Weighing In On Health: Marketing Behavior Change

Let's face it, the health conversation today is unavoidable -- people are constantly barraged with messages about the perils of processed foods and the risks of diets high in sodium, saturated fat and high fructose corn syrup. We are continually being reminded of the importance of being active and eating right. And the marketplace is responding by providing more products that fit this bill (just look in your local supermarket for the abundance of these terms: organic, fresh, multi-grain etc).

Does this saturation of health messages drive the necessary behavior changes to improve Americans' long-term health? Recent statistics from the Centers for Disease Control would suggest not: 33% of U.S. adults and one in every five kids is now obese.

A recent NBCU survey revealed 76% of consumers polled believe what they put in their body has a significant effect on their future health, yet few do anything to be healthier (only 36% consider their diets to be very healthy).

So how can we market health and wellness better and motivate change? The key is to understand your customer and their attitudes towards health and wellness -- tailoring a message to resonate with each of these segments:



The I Give Ups (24% of population) This high-stress, low-energy group is overwhelmed by the amount of things they need to do to get healthy. They eat for convenience, treat themselves to unhealthy foods and need portion control. They know they should exercise, but can't get off the couch. Marketers should position healthy products to this segment as fun and indulgent, yet still cost-effective and convenient. Provide them with small and easy steps that they can do at home.

The Strugglers (14%) This group seeks quick and easy health solutions, rather than long-term lifestyle changes. They are not likely to exercise or eat right, yet will try the latest diets and health foods. This segment is most likely to have children, making it difficult to focus on their own health. Marketers should provide this segment with easy tips geared towards family health, with online tools to help them stay on track.

The Immortals (16%) Typifying young adulthood, "The Immortals" are in relatively good health and don't feel a strong need to eat healthier or exercise regularly -- at least not yet. Position healthy living as a "status symbol" to this group. Healthy messages incorporated into entertainment may be particularly impactful.

The Fitterati (16%) All about physical exercise, and less focused on nutrition and diet, "The Fitterati's" love sports, outdoor activities, or going to the gym. They are social and willing to spend money to look younger. Marketers who highlight the benefits of physical performance will hit their sweet spot.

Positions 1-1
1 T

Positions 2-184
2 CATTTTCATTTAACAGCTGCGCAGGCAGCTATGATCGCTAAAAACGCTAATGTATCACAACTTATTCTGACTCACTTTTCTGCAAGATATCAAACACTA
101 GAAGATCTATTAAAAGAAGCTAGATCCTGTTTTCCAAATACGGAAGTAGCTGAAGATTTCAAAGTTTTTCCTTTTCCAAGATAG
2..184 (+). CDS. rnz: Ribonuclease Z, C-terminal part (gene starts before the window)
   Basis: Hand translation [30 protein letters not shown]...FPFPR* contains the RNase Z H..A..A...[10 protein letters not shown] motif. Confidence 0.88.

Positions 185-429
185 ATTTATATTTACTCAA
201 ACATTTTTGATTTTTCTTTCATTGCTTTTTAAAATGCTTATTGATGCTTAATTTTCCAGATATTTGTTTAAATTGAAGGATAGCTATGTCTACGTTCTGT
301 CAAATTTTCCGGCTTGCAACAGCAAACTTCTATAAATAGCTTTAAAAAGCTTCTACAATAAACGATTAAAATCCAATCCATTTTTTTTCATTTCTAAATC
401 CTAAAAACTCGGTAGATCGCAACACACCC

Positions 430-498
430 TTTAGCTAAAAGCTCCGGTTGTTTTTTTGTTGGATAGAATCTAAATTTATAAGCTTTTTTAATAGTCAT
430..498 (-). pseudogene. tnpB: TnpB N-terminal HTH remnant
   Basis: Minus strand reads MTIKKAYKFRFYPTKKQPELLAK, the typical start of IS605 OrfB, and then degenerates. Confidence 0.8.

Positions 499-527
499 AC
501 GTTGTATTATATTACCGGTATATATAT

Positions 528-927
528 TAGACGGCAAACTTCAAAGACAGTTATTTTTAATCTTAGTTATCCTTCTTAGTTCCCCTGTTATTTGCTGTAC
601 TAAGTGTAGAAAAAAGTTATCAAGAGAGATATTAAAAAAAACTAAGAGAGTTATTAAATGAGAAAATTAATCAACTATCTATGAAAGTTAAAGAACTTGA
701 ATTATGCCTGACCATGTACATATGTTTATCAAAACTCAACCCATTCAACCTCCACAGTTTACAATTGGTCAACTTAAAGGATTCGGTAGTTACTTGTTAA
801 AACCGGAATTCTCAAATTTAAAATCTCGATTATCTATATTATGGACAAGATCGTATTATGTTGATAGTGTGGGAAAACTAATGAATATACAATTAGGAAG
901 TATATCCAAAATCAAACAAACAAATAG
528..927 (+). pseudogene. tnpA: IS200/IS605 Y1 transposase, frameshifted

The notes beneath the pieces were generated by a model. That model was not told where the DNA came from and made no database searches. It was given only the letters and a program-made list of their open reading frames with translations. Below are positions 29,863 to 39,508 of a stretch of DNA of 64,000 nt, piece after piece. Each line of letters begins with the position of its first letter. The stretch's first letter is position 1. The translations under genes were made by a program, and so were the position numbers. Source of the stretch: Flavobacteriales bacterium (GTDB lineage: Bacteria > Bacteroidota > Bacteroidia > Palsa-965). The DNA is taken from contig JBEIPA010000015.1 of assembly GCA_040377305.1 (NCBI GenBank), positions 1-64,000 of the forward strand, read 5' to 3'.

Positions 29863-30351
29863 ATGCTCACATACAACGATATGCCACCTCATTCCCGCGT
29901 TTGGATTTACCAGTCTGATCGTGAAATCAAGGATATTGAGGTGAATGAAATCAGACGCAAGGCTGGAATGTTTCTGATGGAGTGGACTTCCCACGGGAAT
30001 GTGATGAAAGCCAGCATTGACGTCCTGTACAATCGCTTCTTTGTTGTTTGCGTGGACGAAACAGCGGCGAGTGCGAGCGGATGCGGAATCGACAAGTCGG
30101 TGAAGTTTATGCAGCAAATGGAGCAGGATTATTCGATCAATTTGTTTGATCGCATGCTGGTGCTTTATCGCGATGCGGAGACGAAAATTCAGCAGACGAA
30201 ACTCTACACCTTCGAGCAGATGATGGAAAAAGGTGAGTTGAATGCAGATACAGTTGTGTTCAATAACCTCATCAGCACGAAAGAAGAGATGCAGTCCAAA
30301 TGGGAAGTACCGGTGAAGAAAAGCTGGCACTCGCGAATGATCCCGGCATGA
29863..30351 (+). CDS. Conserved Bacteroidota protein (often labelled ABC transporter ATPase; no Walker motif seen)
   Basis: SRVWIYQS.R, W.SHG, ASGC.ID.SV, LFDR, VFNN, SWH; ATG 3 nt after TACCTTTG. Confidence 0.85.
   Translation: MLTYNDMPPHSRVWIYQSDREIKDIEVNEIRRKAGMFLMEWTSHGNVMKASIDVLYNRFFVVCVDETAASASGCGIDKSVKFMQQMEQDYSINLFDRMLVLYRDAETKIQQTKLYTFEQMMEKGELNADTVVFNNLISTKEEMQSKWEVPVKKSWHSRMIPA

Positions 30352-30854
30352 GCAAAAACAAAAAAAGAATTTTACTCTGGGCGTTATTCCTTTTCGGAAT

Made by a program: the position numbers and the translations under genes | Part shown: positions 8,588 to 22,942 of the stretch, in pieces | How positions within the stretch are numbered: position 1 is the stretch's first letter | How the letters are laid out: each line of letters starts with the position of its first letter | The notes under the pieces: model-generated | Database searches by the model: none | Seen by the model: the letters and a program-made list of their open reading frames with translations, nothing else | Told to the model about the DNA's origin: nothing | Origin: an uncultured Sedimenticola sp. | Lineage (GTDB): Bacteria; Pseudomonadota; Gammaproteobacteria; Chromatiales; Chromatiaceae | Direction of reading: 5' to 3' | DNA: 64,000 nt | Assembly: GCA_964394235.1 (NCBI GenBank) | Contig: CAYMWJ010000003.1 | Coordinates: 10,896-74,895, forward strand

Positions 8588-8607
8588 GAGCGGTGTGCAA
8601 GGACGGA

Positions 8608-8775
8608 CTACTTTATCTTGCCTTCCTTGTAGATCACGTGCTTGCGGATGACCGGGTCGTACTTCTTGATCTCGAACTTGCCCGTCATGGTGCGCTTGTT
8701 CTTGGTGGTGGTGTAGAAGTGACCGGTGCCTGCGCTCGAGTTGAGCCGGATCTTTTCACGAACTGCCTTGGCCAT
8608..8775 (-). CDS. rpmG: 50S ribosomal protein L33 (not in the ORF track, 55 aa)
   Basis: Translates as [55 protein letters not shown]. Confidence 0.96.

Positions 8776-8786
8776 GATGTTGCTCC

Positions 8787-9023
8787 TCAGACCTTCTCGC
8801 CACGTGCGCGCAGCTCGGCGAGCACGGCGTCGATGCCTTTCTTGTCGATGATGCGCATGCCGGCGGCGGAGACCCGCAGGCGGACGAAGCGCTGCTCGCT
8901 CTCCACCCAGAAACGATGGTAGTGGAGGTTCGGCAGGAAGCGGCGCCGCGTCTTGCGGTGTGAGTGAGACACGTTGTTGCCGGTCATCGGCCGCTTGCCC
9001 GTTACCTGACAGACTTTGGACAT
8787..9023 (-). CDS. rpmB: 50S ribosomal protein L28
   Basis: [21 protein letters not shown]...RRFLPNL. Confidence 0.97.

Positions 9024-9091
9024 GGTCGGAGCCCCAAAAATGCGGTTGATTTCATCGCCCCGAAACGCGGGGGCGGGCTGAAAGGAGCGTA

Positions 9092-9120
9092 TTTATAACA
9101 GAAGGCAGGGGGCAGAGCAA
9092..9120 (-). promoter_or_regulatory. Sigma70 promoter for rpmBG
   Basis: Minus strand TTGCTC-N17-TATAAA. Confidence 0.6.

The Fact Finders (15%) Mostly female, this segment actively focuses on diet, nutrition, exercise and medicine. Their thirst for information leads to better self-care and is an immediate marketing opportunity. They enjoy cooking healthy meals and choose healthy options when eating out. They are receptive to preventive health products (e.g., vitamins, nutritional supplements) as well as products with "natural" ingredients, low calories, and scientific support.

The Health Gurus (15%) Predominantly female (68%), with a high-income level and an empty nest, "The Health Gurus" are satisfied with their lifestyle and spend more time and money on their health. This segment has achieved a healthy body, mind, and spirit. Marketers can leverage "Gurus" as brand ambassadors, utilizing their influence and receptivity new products and services.

Source: Nationally projectable study conducted among over 3,000+ A18+ via online and telephone by Experian Simmons in December 2009.

Janet Gallent, NBC Universal's VP Consumer Insight & Innovation Research, also contributed to this article.

2 comments about "Weighing In On Health: Marketing Behavior Change ".
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  1. David Dolton, June 18, 2010 at 11:26 a.m.

    Interesting stuff. Maryam, I would welcome a conversation. Our scale at Point-of-Care is staggering: 120,000 physician offices, 360,000 physicians, reaching 40 million patients every quarter. Send a note and let's try to talk at some point:

  2. Laurie Gelb from Profit by Change, June 18, 2010 at 5:15 p.m.

    Ah, the seductiveness of syndicated health consumer segmentation...kind of like a warm cinnamon roll. And just as potentially deadly.

    Without seeing a questionnaire, I can't comment on the constructs used to derive the segments, but from decades of rigorous (e.g. published in clinical journals) research, I can state confidently that these distinctions are oversimplified and incomplete. Probably everyone reading this can think of at least one person outside all of these segments.

    Consider that different health choices are made using different criteria; that perceived stakes, commitment times and influencers also vary by the decision; that health choices can be re-evaluated every day; that product attributes in health offerings are much less predictable and durable than in other areas of life, etc.

    To understand and support health decisions, stratify on the type of choice, not some all-encompassing "health personality" or "bundle of product attributes." Field a user-driven questionnaire, not a one-size-fits-all, to elicit individual domains, measures and thresholds that actually drive choices. In short, dine only on cinnamon rolls and you will not live long.

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